better equipped to learn more skills. Since people of today live and compete in

the fast-moving information technology age and English is the language of

technology, English language must be embraced (Salaverria).

In terms of standards, highly recommended was the development of

standards sensitive to APEC contexts and 21 st century competencies, thus,

giving due importance to the three circles of English use; English dominant,

English bilingual/lingua franca, and English as a foreign language.

Communicative and intercultural competencies were also noted to be part of

the standards to be developed for the learnerswith regard to the policy, the

concern focused on the status of multilingualism and multiculturalism in APEC

countries both in general and educational contexts (Madrunio).

Weak English proficiency is not the sole determinant of poor overall

achievement; it is merely a factor (Luz).

Linguists of whatever persuasion accept the basic assumption that the

grammar of a language (or language variety, for that matter) consists of a set

of rules or principles that speakers have internalized somehow, that the

members of a speech community share, and that thereby allows human

beings to communicate successfully with each other. But grammatical models

have tended to be overly abstract and to disregard the fact that real-life speech

is highly variable and fuzzy in some respects, that there are typically many

different ways of saying the same thing (Schneider 28).


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Foreign Studies

Years of experience marking written work have made them familiar with

the level of written competence pupils need in order to succeed in a specific

standard. However, teachers often feel much less secure when dealing with

tests which measure speaking and listening even though these skills regarded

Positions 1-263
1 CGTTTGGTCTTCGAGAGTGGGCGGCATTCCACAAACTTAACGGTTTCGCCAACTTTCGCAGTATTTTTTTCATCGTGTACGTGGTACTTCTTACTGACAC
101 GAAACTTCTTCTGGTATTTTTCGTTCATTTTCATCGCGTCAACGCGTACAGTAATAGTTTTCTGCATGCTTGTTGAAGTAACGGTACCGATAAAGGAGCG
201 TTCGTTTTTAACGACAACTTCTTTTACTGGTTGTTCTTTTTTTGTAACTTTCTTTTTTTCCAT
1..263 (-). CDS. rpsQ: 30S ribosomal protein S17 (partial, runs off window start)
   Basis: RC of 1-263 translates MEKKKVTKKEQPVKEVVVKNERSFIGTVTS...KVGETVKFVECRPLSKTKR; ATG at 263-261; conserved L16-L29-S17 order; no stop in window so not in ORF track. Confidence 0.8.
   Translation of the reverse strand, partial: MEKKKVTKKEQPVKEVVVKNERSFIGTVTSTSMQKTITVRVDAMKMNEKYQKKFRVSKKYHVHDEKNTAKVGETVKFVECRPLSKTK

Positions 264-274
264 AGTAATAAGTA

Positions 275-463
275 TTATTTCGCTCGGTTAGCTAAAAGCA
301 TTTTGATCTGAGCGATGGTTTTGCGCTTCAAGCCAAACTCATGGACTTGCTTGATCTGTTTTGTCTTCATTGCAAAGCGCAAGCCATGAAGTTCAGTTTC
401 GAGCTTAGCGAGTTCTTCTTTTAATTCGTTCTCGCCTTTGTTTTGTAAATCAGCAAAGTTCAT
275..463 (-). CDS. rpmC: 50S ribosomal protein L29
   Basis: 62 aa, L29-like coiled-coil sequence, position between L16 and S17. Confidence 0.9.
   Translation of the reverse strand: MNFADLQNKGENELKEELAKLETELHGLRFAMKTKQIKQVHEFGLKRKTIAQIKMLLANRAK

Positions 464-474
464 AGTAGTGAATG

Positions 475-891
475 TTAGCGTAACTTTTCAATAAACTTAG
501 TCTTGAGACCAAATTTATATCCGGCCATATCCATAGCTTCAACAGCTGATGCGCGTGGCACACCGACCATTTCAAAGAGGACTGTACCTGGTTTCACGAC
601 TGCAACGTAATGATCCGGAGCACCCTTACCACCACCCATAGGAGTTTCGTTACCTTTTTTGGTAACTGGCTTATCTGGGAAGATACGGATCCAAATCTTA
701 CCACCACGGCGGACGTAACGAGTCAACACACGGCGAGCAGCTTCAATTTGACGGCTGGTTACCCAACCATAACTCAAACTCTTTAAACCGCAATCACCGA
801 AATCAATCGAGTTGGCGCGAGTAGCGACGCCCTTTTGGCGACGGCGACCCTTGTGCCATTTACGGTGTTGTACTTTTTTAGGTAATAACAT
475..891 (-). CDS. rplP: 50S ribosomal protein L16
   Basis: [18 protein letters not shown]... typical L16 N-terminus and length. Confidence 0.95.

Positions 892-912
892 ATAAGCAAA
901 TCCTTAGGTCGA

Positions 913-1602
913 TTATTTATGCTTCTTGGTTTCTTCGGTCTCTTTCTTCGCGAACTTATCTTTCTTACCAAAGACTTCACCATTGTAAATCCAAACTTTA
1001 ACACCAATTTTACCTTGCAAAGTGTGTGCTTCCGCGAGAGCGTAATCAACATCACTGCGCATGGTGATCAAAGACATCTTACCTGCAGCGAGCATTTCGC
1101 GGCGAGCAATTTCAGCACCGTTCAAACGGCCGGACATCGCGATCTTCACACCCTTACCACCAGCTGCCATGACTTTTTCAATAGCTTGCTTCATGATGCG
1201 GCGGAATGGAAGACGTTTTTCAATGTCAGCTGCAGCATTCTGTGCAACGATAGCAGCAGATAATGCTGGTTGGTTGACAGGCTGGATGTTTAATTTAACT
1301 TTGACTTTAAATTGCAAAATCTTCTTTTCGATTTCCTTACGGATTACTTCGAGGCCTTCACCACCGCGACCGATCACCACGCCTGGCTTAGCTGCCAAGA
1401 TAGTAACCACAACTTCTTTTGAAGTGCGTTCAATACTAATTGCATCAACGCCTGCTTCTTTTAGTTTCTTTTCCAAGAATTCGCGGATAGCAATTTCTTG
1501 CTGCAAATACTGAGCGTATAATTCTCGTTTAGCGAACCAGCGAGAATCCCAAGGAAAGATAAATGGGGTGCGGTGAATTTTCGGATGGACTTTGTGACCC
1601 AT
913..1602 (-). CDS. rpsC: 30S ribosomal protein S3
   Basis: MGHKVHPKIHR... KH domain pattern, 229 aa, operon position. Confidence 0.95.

as essential components of a diagnostic tests which measures overall

linguistic proficiency. Although the second-language English pupils often come

from an oral rather than a written culture, and so are likely to be more

proficient in this mode of communication, at least in their own language,

speaking in English may be a different matter. In English medium schools in

particular a low level of English impedes students acquisition knowledge.

Therefore, identifying the correct level of English of the students is all the more

challenging and important (Hingle and Linington 26).

Many never really had to go pre-school when we were toddlers, yet rare is

the modern parent who would keep his child from attending college beyond

age four. Some believe that early childhood education is a cornerstone of a

childs future. The following are the early childhood education approaches that

we have to guide as to the many different teaching methods for young

children: Montessori, Progressive, Bankstreet, Developmental Interaction,

Multiple Intelligence, Waldorf, Traditional and Reggio Emilia (qtd. in Ureta 180-

181).

While it is important to make explicit the major grammatical design of the

language, it is equally important to create in the learner the need to


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communicate by way of definite content. The question how is something

said? implies the question what is to be said?. It is not enough for the

learner to create grammatically correct sentences; it is essential for him to

create sentences about something in a meaningful context (Bosco 37).

According to Murdoch, We acquire when we focus on what is being said,

rather than how it is said. Such a focusing can only come about if the

learners interest and desire to achieve an outcome are fully aroused (17).

Putting students through a series of grammatical hoops (e.g., tenses,

conditionals, active passive transformations) does not seem to enhance their

linguistic competence.

grammars can be internalized by encouraging subjects to solve

grammatical problems in much the same way that a young child solves

(constructs) the grammar of his native language (Bourke 21).

Over the past five decades, the teaching of English, especially to second

language learners, has undergone several major revolutions. Teaching

methods have been tried, modified, discarded, revised, and revised again.

Methods of training teachers, teacher standards and so forth have all been

studied, modified, restudied. Why then is teaching English still so difficult?

Because during all those years, no serious thought has been given to the

validity of what we teach as English (Pierce 8).

According to Zhenhui, instead of teaching grammar as an end and drilling

patterns for their own sake, it is quite necessary to relate grammar teaching

and pattern drills to meaning and use. In other words, language structure
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practice should be given in contexts which involve some basic principles of

appropriateness (25).

Since Chinas open-door policy began in 1979, economic, cultural and

educational contacts with other countries worldwide have brought about an

unprecedented demand for English. English is no longer viewed as a required

course in school. Instead, learners nowadays perceive English learning as an